Ten Lessons We’ve Learned from Ten Years of Marriage

Ten years. Ten years of falling deeper in love and learning to fight harder for love — ten years of the two becoming one.

For better or worse, richer or poorer, in sickness and health — we’ve lived our wedding vows. After ten years, clear lessons about what has helped and hindered our marriage have emerged.

Whether you’re getting married after graduation this spring or hope to get married one day these lessons will bring you focus on God’s joyful plan for marriage and help you prepare yourself for participating in this amazing vocation!

1. Pray

Daily prayer together is foundational and is so powerful because when we’re thanking God for our many blessings and contemplating His mercy through our failings, we gain a greater perspective on the little things we’ve let divide us.

However, praying together can be awkward — it was for us. Push through it. If you’ve never prayed together, start by saying The Lord’s Prayer each day, slowly, thinking about each phrase. Do that for a year if necessary.

2. Say “Thank You” and “I Love You”

There are many menial tasks in marriage, especially when kids come and there are diapers to be changed, rides to be given, and laundry to be washed. Say thank you for these little things, as doing so creates an atmosphere of gratitude.

And say I love you, especially when you don’t want to. Say it before ending a call when you’ve been fighting, or when you want to go to bed angry. It will remind you that love is a choice — you choose to love your spouse no matter how you feel in any moment.

3. Keep Dreaming

It’s easy to get lost in life’s day-to-day tasks, but make your passions and dreams a priority and share in each other’s dreams! Every year, we take a “Dream Inventory.” We look at our dreams from the past year and the progress we’ve made. We look at our dreams for our family, careers and ministries for the next year, the next five years, even the next twenty years. We plan out concrete steps to achieve our dreams and look at how we can support each other’s dreams.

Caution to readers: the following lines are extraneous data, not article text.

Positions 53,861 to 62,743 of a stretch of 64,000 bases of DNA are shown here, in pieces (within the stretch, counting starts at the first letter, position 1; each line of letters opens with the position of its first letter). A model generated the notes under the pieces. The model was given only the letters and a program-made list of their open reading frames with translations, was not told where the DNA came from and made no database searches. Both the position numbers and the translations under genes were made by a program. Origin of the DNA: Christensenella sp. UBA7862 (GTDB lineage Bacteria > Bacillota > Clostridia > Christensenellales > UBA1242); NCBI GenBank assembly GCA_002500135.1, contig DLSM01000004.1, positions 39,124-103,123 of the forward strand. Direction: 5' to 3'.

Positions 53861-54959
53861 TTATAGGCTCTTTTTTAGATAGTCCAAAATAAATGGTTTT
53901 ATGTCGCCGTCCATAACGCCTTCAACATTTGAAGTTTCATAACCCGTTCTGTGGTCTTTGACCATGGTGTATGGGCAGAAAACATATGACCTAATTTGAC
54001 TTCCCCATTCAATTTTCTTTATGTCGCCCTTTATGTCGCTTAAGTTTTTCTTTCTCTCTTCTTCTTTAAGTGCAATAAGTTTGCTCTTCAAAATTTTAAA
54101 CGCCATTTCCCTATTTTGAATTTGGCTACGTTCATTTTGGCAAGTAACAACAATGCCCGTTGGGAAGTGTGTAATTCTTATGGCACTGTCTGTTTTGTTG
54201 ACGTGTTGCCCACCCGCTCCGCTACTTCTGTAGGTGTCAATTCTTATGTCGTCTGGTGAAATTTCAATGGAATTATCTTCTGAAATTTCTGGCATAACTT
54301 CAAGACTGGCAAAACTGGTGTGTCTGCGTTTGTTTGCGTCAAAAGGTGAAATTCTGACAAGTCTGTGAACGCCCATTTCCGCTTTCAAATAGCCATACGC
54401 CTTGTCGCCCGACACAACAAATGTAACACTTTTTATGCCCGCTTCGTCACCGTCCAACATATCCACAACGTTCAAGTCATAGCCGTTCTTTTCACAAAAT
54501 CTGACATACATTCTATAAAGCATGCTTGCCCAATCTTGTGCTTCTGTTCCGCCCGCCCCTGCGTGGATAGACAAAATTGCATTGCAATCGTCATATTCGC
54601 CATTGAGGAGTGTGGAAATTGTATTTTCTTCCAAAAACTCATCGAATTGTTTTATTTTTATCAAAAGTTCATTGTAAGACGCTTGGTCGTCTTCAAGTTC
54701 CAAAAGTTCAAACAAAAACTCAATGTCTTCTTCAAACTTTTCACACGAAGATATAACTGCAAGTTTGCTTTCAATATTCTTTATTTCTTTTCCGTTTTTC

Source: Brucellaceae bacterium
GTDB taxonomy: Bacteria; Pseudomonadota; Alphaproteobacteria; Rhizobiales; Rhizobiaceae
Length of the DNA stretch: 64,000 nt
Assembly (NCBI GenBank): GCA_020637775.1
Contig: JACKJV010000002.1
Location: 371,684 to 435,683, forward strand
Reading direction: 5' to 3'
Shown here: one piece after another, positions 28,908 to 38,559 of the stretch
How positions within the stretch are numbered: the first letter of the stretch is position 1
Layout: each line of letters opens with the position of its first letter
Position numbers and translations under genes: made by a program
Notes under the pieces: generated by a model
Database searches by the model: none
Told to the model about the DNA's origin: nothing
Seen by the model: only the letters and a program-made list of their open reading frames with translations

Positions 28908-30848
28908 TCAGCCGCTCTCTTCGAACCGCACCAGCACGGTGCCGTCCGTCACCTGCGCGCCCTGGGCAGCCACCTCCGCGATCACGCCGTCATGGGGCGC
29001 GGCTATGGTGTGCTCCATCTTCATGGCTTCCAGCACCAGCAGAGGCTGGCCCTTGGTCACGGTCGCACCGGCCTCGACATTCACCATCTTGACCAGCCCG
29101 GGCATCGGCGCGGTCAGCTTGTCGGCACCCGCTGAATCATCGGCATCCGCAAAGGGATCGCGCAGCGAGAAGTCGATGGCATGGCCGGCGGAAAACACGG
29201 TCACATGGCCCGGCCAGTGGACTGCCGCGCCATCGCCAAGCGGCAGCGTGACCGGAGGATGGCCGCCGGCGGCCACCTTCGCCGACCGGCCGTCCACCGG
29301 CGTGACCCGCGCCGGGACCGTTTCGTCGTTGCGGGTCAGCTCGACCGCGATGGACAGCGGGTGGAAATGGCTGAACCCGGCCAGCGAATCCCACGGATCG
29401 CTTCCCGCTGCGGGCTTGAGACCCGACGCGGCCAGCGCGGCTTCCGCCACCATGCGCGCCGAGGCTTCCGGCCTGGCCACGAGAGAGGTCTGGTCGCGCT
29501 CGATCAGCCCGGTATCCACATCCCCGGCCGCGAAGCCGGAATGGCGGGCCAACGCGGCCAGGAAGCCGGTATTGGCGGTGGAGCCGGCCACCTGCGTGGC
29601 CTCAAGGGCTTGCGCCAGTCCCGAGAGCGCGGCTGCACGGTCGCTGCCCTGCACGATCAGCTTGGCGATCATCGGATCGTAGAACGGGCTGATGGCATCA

4. Keep Falling in Love Again

But what about when you wake up and realize you’ve forgotten who your spouse is and how to talk to him or her about anything besides kids and tasks? We’ve been there. Dry patches where our times alone were like business meetings for Family Inc. Fight through the awkwardness! Go on a date, even if it feels like a blind date where you have nothing to talk about. Bring conversation starters if you need to. Fight for your marriage and fall in love again!

5. Develop Intentional Friendships

Marriage can be tough at times. You need deep, vulnerable friendships with people who will check in on your marriage and where you’re struggling; friends who will remind you of your vows and keep you accountable to them. If marriage is a longer way off, spend time now deepening intentional friendships with people who will keep you accountable. These friends will be invaluable, especially for your marriage.

6. NFP and TOB